Book Title: Not Quite A Disaster After All
Author: Buku Sarkar
Publisher: HarperCollins India
Two women with different personalities, yet sharing a common goal of self-discovery, are at the heart of this story. Anita and Anjali are intertwined with the cities of Calcutta and New York, each representing different forms of freedom and confinement.
Calcutta, with its wealthy and privileged lifestyle, suffocates Anita, while New York offers her an escape. Anjali, on the other hand, struggles with her mundane life in Ohio and her chauvinistic husband.
Anita, born into privilege, is an unlikeable and rebellious misfit. Her journey takes her from her Calcutta home with her cousins to the gritty bars of New York, where she finally discovers her passion as an author. She is fiercely independent and unapologetic, always striving for more.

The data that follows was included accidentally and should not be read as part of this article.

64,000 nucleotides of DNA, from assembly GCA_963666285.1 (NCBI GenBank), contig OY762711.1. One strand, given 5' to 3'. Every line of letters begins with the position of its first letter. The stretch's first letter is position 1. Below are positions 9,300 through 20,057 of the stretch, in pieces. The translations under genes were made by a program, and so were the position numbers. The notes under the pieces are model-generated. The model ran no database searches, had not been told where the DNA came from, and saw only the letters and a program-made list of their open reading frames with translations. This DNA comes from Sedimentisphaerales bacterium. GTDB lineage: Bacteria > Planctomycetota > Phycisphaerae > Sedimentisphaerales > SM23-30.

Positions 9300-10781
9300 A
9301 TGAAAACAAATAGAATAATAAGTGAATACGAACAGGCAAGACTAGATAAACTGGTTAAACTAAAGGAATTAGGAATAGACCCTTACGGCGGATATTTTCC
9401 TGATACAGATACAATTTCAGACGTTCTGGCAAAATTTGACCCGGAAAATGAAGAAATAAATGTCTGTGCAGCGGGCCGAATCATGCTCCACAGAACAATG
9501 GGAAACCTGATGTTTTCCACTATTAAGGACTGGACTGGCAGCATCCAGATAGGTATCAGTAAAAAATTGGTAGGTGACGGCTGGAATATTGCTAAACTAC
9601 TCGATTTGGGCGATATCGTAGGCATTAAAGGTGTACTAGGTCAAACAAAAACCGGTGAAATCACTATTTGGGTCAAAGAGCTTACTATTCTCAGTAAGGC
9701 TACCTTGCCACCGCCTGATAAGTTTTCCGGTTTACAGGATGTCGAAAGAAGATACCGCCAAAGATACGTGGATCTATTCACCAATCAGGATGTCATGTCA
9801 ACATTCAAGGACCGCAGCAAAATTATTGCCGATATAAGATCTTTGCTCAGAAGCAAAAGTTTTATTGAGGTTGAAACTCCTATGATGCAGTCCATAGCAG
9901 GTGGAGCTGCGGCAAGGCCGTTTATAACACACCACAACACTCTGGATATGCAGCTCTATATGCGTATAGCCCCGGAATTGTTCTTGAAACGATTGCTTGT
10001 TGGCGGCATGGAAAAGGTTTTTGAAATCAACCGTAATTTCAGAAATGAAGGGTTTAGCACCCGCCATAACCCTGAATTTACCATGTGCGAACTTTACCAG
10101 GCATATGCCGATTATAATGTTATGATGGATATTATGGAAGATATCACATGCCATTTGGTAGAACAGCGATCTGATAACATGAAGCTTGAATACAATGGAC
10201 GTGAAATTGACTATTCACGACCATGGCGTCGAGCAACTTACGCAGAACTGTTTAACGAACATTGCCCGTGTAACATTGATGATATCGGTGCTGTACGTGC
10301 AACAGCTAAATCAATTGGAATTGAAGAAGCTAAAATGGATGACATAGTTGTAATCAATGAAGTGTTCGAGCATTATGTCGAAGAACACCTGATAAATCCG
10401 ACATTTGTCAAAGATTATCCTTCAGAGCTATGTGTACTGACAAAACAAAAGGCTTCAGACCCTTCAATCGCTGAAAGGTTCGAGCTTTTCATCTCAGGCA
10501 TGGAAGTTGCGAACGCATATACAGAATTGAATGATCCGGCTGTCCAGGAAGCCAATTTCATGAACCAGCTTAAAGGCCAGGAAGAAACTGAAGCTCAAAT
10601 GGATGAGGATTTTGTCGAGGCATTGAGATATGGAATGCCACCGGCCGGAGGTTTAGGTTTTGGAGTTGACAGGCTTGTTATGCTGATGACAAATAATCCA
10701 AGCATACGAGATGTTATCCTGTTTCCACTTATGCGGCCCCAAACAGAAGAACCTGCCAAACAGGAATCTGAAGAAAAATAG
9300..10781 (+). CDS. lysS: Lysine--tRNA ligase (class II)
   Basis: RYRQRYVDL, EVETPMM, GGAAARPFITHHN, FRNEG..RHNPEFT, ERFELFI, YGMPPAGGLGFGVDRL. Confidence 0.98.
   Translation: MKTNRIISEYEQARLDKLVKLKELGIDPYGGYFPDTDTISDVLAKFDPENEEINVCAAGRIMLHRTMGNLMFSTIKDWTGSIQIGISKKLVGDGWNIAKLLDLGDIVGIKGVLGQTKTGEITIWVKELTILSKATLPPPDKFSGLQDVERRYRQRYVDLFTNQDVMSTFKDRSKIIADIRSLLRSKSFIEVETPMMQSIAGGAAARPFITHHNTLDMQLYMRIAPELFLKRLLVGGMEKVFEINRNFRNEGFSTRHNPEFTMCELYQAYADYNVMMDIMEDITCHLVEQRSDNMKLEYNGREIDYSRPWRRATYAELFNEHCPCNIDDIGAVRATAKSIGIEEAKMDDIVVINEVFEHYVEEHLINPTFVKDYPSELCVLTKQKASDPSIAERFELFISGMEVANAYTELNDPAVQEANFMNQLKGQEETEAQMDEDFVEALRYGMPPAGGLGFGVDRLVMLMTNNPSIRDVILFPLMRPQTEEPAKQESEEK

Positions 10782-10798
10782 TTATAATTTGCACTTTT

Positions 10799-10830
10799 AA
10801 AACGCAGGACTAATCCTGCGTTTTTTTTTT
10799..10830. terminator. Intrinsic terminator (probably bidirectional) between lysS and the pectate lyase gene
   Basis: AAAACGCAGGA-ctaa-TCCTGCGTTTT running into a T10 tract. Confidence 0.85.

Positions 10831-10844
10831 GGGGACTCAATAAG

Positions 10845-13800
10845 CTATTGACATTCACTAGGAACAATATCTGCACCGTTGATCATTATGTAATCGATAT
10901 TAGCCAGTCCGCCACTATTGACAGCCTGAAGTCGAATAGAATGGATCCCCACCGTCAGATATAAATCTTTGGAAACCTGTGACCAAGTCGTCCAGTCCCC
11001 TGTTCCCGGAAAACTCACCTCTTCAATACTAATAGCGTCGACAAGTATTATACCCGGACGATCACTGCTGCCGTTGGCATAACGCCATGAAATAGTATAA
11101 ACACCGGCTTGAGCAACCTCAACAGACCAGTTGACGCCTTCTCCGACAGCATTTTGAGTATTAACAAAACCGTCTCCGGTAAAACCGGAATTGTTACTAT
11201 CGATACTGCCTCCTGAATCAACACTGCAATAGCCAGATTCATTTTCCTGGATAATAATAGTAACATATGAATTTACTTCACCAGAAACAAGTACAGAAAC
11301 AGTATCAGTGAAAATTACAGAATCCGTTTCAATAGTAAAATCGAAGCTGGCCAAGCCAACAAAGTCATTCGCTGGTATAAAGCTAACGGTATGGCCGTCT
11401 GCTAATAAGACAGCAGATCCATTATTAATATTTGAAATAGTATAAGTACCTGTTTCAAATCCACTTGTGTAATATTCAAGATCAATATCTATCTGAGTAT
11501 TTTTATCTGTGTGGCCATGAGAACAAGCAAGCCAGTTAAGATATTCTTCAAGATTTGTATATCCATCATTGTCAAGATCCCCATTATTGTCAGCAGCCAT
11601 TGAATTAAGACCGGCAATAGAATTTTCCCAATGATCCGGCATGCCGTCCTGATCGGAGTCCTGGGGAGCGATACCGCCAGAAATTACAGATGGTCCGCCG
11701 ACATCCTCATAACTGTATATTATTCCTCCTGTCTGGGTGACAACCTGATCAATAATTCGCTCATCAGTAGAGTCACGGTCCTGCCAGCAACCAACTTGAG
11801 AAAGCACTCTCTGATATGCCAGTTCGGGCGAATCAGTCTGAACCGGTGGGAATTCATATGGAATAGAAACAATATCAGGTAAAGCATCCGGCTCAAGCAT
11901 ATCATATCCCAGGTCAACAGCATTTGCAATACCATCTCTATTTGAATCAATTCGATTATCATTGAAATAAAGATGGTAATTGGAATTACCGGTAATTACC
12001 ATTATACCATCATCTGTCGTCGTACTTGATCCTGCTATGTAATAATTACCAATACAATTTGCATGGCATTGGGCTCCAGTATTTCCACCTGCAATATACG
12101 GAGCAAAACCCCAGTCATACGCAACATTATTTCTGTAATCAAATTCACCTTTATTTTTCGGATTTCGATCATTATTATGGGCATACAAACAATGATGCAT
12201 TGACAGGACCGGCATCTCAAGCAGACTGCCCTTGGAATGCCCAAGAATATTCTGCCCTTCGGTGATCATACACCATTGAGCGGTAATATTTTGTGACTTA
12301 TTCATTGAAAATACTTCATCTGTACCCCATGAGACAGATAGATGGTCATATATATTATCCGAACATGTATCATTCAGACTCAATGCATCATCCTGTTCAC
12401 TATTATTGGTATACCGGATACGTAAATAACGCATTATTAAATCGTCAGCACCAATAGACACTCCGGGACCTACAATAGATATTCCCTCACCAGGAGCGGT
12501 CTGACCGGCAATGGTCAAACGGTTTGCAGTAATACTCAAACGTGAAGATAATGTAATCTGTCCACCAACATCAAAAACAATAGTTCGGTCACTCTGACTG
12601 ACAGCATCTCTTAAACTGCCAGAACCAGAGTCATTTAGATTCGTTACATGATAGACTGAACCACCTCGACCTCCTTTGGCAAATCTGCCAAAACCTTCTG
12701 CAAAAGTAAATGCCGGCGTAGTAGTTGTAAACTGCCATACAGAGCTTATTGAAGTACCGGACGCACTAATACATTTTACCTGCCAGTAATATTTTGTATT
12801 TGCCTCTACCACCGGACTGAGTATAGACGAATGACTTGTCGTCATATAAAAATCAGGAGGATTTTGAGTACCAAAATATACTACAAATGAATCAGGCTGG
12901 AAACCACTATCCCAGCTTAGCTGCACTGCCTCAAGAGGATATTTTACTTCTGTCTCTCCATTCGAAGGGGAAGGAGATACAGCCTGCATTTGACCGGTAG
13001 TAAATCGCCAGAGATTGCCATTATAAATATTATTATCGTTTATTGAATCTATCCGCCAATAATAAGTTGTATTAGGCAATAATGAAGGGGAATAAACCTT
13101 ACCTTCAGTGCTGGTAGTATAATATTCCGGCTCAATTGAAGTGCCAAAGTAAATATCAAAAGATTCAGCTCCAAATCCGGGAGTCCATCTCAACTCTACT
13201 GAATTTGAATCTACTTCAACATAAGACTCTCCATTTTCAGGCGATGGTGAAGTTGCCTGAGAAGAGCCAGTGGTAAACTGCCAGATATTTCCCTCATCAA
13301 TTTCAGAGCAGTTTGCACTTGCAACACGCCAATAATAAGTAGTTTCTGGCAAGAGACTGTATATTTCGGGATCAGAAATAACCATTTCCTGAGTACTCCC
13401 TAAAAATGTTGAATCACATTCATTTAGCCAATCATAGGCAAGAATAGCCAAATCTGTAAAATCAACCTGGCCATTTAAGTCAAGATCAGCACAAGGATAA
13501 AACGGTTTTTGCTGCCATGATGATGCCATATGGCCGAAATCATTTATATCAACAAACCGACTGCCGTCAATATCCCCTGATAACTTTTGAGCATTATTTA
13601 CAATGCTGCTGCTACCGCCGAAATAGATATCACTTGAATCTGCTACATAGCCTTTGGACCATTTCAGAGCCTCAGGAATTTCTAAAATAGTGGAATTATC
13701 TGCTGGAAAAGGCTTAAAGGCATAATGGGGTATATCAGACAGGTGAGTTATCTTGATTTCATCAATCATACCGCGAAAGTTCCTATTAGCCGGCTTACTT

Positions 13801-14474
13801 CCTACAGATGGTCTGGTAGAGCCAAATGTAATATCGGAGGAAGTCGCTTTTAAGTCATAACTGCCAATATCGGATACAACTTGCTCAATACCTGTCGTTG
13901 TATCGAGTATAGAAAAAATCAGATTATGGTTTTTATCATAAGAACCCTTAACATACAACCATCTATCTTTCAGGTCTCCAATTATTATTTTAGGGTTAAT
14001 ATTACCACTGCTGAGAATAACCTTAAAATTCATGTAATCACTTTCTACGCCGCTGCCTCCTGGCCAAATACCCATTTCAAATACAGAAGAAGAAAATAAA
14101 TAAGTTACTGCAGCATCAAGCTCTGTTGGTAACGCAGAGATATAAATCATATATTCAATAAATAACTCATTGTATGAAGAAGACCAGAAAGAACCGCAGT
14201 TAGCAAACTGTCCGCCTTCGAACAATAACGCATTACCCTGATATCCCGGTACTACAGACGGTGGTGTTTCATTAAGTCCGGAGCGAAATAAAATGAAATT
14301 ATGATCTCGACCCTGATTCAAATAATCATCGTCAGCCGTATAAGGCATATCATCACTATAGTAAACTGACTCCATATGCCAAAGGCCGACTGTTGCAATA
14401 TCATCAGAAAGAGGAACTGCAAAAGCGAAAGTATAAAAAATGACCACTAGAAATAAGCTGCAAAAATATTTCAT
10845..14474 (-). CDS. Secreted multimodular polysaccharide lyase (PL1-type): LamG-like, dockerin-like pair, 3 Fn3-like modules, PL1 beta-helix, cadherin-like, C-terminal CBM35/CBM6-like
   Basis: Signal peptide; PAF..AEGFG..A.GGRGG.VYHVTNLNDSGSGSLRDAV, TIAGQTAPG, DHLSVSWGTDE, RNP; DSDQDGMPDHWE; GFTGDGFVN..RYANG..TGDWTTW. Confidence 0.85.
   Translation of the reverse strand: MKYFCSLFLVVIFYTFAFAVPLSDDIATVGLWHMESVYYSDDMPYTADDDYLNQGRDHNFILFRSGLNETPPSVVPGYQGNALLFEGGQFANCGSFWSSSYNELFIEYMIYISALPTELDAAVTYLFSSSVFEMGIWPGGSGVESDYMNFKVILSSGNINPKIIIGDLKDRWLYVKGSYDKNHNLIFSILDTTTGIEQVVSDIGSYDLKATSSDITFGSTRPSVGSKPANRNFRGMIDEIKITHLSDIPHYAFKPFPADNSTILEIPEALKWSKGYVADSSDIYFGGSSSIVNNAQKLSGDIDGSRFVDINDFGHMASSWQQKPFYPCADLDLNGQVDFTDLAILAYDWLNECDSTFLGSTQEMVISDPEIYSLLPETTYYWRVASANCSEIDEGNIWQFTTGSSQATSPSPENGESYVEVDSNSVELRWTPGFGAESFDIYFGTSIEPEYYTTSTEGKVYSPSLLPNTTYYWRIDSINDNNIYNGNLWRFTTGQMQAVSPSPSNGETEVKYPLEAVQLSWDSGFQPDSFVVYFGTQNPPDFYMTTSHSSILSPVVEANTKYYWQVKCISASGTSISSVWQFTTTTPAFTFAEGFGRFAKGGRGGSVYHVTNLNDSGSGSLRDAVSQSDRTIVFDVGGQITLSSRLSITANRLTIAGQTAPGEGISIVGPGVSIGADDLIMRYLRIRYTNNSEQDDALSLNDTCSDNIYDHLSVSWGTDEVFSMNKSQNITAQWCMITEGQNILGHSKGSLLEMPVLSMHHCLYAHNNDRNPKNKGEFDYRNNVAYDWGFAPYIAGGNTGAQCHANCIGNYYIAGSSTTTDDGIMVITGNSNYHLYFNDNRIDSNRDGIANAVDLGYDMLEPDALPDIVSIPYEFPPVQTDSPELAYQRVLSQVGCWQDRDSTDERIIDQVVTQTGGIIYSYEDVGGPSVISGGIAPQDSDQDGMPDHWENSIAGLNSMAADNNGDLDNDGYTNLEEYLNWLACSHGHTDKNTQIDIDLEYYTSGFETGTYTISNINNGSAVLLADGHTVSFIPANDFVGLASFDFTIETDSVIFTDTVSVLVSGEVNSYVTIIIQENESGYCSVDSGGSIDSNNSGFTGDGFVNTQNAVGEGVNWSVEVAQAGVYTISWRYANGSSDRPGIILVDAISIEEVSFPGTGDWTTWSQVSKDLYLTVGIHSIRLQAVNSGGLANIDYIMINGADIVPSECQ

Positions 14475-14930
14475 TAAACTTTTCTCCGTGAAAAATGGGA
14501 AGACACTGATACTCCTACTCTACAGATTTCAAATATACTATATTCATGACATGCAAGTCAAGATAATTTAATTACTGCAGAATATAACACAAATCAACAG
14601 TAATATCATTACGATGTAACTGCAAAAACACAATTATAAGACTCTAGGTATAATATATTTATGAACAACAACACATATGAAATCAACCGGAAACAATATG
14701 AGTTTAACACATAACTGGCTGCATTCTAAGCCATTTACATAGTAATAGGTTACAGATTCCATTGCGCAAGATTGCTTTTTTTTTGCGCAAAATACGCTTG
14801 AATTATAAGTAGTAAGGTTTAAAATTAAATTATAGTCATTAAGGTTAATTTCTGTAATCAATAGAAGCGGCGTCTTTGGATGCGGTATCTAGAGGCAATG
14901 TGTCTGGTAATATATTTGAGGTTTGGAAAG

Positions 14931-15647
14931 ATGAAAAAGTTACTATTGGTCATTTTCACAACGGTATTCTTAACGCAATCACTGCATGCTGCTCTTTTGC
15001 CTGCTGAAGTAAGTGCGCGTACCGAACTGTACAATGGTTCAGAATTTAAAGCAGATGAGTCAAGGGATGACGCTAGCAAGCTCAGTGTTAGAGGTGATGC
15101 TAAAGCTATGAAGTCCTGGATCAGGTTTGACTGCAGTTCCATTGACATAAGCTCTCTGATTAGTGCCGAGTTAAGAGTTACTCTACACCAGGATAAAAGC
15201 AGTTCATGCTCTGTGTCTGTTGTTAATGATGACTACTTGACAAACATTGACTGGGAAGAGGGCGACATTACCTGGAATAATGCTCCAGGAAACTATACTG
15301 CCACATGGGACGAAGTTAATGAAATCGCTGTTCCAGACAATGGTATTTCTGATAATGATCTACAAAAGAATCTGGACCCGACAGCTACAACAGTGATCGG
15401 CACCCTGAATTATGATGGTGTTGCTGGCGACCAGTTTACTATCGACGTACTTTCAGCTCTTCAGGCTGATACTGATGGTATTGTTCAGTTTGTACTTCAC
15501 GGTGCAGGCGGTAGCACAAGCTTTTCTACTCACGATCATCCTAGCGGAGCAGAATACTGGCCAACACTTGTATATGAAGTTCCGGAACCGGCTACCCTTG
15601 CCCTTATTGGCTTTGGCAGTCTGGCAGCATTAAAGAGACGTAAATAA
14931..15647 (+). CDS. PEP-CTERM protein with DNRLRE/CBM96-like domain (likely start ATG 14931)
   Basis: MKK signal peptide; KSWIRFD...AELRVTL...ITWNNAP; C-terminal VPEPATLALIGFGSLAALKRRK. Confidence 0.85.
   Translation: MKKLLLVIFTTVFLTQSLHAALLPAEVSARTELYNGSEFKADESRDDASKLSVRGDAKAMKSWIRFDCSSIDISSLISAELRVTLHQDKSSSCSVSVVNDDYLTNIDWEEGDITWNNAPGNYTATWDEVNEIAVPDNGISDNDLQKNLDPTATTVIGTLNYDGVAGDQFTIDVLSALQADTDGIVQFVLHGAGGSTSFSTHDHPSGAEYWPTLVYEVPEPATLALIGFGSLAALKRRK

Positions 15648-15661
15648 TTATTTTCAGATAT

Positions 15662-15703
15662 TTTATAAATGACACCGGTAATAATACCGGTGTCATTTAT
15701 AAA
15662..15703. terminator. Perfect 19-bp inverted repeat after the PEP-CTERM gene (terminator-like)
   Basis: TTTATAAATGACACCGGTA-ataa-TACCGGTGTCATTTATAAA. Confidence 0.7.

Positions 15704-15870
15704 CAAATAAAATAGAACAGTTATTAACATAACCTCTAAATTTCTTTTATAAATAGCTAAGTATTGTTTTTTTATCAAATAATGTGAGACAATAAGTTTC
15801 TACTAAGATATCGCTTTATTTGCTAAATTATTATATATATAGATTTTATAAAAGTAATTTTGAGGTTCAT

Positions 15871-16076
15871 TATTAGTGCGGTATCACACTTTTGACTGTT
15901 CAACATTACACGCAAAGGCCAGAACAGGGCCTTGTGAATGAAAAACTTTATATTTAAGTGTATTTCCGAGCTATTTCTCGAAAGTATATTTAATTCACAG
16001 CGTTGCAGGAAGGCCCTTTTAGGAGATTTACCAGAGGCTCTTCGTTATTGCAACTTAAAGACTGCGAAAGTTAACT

In contrast, Anjali finds joy in simple pleasures like window shopping and eating out, which feel rebellious in her suburban life. She is relatable but not well-known, as we see her struggling with motherhood and defending her decisions despite not always agreeing with them.
Through her debut novel, ‘Not Quite a Disaster After All,’ Sarkar has achieved a remarkable feat of combining evocative prose, wry humor, and a nuanced portrayal of the struggles faced by women.– Saurabh Chawla
In “Not Quite a Disaster After All,” the two cities, Calcutta and New York are also characters in themselves. Calcutta represents wealth and family, breaking stereotypes of heat and dust, while New York is a symbol of fast life but also has its share of grimy dive bars and suburbs.
Check out our Latest Book Reviews
The cover art reflects the book’s starkness, laying bare its flaws without filters, but offering a promise of hope. The author’s writing style is sharp-edged, unapologetically feminine, and captures the essence of her photography.
Buku Sarkar’s debut novel, “Not Quite a Disaster After All,” is a resounding success, showcasing the author’s skill in crafting poignant and vivid prose, infused with wry humor, while also offering a nuanced exploration of the challenges faced by women.